Not far from Zabut is the isle of Mathan, the inhabitants of which go quite naked, except a slight covering in front, all the males wearing gold-rings hanging to the preputium. This island was governed by two kings, one of whom refused to pay tribute to the king of Spain, on which Magellan determined to reduce him by force of arms. The Indian had an army of between six and seven thousand men, armed with bows and arrows, darts and javelins, which Magellan attacked with sixty men, armed with coats of mail and helmets. The battle was for a long time doubtful, when at last Magellan advanced too far among the barbarians, by whom he was at first wounded by a poisoned arrow, and afterwards thrust into the head by a lance; which at once closed the life and actions of this noble commander. About eight or nine of the Christians were slain in this engagement, besides many wounded. After this disaster the Spaniards ineffectually attempted to redeem the body of their unfortunate admiral; and the other king, who had embraced the Christian religion without understanding its tenets, abandoned it upon this reverse of fortune to the Spaniards, and made peace with his rival, engaging to put all the Christians to death. With this view, he invited the Spaniards to a banquet, when he made them all be cruelly murdered, only reserving Don Juan Serrano alive, in order to procure a supply of artillery and ammunition for his ransom. With these conditions the Spaniards would have willingly complied, but found so much prevarication and treachery in the conduct of the natives, and were so intimidated by the miserable fate of their companions, that they put to sea, leaving the unfortunate Serrano to his miserable fate.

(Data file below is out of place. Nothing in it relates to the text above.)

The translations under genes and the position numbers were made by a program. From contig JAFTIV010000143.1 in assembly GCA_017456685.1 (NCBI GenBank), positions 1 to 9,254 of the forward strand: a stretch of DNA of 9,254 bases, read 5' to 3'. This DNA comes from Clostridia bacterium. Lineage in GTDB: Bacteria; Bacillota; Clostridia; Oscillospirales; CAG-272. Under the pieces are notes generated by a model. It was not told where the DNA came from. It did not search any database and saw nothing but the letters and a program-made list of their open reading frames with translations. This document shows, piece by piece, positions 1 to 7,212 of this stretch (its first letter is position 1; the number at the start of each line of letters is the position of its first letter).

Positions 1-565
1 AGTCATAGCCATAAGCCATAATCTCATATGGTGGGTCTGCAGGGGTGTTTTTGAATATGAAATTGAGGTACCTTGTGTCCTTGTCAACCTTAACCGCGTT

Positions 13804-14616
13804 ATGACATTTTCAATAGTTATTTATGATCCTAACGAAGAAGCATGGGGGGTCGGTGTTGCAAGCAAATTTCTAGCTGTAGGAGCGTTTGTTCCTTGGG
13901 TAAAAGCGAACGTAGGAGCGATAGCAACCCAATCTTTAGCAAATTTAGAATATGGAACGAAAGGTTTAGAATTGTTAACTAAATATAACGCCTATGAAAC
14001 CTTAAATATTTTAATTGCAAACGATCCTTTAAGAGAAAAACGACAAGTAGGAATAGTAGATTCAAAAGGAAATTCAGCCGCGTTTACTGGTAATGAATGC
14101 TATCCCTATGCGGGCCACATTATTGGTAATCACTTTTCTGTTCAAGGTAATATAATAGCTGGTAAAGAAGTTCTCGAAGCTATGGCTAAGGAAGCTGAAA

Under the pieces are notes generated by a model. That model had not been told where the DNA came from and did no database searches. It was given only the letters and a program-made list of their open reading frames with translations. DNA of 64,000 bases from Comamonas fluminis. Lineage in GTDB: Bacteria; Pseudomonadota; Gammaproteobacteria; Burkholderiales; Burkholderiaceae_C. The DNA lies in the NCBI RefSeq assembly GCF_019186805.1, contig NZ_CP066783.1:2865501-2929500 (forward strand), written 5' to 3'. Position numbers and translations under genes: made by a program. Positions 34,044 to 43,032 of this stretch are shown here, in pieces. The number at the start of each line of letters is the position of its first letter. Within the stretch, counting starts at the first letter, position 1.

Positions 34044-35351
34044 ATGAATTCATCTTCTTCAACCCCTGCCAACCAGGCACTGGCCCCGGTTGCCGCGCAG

Continuation of the Voyage to its Conclusion.
A little before the death of Magellan, news were received of the Moluccas, the great object of this voyage. Leaving Mathan, they sailed for the island of Bohol, where they burnt the Conception, one of their ships, transferring its men, ammunition, and provisions into the other two. Directing their course from thence to the S.W. they came to the island of Paviloghon, inhabited by negroes. From thence they came to a large island named Chippit, in lat. 8 deg. N. about 50 leagues W. from Zabut, and about 170 deg. of longitude from their first departure. This island abounds in rice, ginger, goats, hogs, hens, &c. and the Spaniards were kindly received by the king, who, in token of peace, marked his body, face, and the tip of his tongue, with blood which he drew from his left arm; in which ceremony he was imitated by the Spaniards. Sailing about 40 leagues from thence between the W. and S.W. or W.S.W. they came to a very large island, named Caghaian, thinly inhabited. The inhabitants were Mahometans, exiles from Borneo, rich in gold, and using poisoned arrows; a common practice in most of these islands. Sailing